The Foreign Investment Review Agency was a federal agency formed by Parliament in 1973 as a result of concerns about foreign presence in the Canadian economy. The agency began screening foreign acquisitions of Canadian businesses in April 1974 and the establishment of new foreign businesses in October 1975. The agency advised the government (through the minister of industry, trade and commerce) on what action should be taken, if any. In making its recommendations, FIRA took the following factors into consideration: the effect of the investment on employment and economic activity in Canada; the effect on Canadian productivity, technological development and product variety; the degree of Canadian participation in management; the effect on competition; and the compatibility of the investment with national policies.
FIRA was criticized by those concerned about American economic influence because it approved most of the applications it received. The agency was also strongly opposed by many business people, and in December 1984 Sinclair STEVENS, industrial expansion minister, revised its mandate to promote and facilitate investment in Canada by Canadians and foreigners; to undertake research and analysis; to provide policy advice; and to ensure that significant investment by foreigners created a net benefit to Canadians. There was also a move within the agency to implement special restrictions in cultural industries, eg, book publishing and film production. The name of the agency was changed to Investment Canada in 1985.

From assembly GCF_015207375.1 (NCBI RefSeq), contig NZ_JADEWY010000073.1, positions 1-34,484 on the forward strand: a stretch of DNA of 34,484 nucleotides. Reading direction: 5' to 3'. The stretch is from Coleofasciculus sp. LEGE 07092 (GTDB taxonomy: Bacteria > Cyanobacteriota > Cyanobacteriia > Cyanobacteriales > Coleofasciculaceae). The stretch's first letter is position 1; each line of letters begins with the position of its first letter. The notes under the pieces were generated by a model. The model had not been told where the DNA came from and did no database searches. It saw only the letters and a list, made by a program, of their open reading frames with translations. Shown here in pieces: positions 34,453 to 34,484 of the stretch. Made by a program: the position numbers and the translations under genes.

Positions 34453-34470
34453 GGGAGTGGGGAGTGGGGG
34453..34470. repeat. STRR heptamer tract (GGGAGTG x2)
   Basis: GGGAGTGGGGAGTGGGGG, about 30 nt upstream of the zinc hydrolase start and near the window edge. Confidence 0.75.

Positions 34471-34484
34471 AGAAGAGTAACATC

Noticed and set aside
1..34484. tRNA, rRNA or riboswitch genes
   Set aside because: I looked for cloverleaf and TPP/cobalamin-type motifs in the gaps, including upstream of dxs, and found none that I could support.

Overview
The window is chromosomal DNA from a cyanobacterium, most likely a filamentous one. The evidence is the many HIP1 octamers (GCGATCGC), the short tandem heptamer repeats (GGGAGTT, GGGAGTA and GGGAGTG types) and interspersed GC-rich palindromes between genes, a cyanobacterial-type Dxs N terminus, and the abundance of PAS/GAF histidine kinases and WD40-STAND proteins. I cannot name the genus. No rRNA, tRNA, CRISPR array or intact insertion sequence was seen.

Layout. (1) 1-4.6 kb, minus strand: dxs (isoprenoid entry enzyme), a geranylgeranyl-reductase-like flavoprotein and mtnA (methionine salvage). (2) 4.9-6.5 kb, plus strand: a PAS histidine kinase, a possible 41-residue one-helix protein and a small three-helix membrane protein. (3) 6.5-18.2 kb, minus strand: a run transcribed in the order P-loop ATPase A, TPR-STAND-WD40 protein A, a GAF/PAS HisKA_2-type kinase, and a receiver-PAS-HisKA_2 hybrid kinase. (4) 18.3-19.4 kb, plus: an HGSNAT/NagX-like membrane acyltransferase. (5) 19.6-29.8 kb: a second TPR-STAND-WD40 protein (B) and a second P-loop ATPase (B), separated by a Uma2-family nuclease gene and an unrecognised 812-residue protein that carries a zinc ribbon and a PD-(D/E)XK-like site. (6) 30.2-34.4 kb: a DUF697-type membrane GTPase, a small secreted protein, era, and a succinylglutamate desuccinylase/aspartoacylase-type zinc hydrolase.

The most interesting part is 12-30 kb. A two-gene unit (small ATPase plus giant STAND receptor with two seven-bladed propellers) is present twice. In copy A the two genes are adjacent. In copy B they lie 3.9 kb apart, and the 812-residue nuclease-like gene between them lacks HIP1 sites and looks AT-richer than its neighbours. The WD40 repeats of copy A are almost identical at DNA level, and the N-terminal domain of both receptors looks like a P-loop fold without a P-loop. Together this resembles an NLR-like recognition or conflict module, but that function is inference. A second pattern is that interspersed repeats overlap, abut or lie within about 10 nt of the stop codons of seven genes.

See also FOREIGN INVESTMENT; FOREIGN OWNERSHIP AND THE STRUCTURE OF CANADIAN INVESTMENT, TASK FORCE ON.